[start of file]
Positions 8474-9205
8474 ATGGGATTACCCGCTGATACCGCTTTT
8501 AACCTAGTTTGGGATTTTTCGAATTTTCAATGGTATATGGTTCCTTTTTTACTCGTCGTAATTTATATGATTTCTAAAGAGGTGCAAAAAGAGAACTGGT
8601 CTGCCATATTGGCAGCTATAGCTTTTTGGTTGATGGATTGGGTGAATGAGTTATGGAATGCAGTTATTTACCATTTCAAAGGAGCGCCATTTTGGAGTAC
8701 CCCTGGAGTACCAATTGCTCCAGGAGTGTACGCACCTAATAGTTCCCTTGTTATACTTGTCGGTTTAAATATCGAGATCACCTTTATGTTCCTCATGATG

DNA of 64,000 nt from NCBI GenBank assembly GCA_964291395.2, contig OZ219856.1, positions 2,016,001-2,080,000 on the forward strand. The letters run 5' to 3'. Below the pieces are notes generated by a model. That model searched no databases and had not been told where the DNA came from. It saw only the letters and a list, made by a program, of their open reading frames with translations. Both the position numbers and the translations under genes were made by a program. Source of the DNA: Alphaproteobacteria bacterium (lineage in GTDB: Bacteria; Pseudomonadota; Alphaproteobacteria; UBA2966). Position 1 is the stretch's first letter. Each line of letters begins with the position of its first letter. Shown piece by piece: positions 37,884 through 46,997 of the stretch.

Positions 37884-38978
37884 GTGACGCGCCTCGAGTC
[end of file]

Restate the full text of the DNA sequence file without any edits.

Positions 8474-9205
8474 ATGGGATTACCCGCTGATACCGCTTTT
8501 AACCTAGTTTGGGATTTTTCGAATTTTCAATGGTATATGGTTCCTTTTTTACTCGTCGTAATTTATATGATTTCTAAAGAGGTGCAAAAAGAGAACTGGT
8601 CTGCCATATTGGCAGCTATAGCTTTTTGGTTGATGGATTGGGTGAATGAGTTATGGAATGCAGTTATTTACCATTTCAAAGGAGCGCCATTTTGGAGTAC
8701 CCCTGGAGTACCAATTGCTCCAGGAGTGTACGCACCTAATAGTTCCCTTGTTATACTTGTCGGTTTAAATATCGAGATCACCTTTATGTTCCTCATGATG

DNA of 64,000 nt from NCBI GenBank assembly GCA_964291395.2, contig OZ219856.1, positions 2,016,001-2,080,000 on the forward strand. The letters run 5' to 3'. Below the pieces are notes generated by a model. That model searched no databases and had not been told where the DNA came from. It saw only the letters and a list, made by a program, of their open reading frames with translations. Both the position numbers and the translations under genes were made by a program. Source of the DNA: Alphaproteobacteria bacterium (lineage in GTDB: Bacteria; Pseudomonadota; Alphaproteobacteria; UBA2966). Position 1 is the stretch's first letter. Each line of letters begins with the position of its first letter. Shown piece by piece: positions 37,884 through 46,997 of the stretch.

Positions 37884-38978
37884 GTGACGCGCCTCGAGTC